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Transcript of full Rembert Brown interview

My name is Rembert H. Brown. The H stands for Hale. I was born in a little place called Smokes, South Carolina, on October 20, 1921.

The situation that existed when I was a youngster dictated my life, really. My father became ill, he had a stroke in 1933, when I was between 11 and 12 years old. Because we were living on a farm, someone had to keep the farm going in order to keep the home we were living in. So I had to partially drop out of school in March 1933 to run this farm in order for my mother and sisters and brothers living at home on the time would have a place to stay. And while working on the farm, it gave me plenty of time to think and plan. I planned firstly my entire life before I was 15 years old. Basically I wanted to have a home for my mother and sisters and brothers so we wouldn't have to depend upon running a farm to live.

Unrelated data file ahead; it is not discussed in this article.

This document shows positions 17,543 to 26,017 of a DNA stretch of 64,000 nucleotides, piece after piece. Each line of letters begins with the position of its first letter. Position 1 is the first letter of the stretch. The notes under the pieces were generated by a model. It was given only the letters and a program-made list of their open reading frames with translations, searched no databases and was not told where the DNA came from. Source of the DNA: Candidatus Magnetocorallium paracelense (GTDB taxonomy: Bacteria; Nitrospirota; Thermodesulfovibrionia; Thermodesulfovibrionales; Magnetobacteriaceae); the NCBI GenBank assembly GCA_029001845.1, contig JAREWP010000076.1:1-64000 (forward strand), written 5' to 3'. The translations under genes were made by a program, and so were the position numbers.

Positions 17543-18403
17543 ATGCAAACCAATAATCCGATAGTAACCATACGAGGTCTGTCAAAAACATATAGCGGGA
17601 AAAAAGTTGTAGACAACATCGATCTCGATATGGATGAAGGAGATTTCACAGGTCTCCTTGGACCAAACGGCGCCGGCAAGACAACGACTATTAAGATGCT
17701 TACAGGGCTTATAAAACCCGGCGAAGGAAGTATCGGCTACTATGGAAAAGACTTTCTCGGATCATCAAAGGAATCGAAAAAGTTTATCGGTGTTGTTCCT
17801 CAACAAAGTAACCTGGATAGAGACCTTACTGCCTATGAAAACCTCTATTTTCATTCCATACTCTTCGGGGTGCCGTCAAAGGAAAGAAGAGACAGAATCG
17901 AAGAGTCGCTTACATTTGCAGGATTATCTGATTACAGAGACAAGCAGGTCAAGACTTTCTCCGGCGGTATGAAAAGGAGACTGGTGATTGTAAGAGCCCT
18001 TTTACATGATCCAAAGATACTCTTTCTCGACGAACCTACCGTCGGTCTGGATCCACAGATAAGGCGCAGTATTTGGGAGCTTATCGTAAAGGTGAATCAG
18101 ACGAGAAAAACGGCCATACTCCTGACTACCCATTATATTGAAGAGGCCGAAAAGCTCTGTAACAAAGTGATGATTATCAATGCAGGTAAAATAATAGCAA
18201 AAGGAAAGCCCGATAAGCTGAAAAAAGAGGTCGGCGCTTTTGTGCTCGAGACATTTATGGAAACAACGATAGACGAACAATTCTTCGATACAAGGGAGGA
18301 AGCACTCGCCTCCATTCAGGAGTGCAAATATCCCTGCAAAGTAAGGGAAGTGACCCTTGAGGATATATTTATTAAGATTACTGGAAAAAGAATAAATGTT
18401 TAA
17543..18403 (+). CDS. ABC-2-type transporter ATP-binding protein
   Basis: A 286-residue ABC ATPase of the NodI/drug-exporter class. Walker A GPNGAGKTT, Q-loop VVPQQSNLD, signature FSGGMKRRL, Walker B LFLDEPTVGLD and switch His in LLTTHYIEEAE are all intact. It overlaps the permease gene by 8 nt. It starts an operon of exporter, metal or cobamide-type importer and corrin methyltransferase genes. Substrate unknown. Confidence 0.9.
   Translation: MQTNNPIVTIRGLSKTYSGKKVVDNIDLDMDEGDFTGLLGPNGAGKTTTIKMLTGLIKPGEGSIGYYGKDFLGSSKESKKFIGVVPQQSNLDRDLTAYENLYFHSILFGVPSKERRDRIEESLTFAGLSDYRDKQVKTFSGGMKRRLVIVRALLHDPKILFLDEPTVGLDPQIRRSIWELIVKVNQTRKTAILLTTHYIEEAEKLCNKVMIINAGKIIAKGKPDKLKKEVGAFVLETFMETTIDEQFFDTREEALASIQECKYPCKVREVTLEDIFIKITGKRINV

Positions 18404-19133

The situation is pretty grave as far as we were concerned at the time. We were in the midst of the greatest Depression this country has ever known, and I was without a father, because he died when I was 11 years old. So I had no choice but become a grown man at 11. But I didn't feel that the way we were going was a way of life. My thought was to get in a position where I could better myself and my family. And extend this to what I could do for others as well. So all of my life has been centered around helping other people while trying to help myself and my family. And that followed me throughout my years in the service.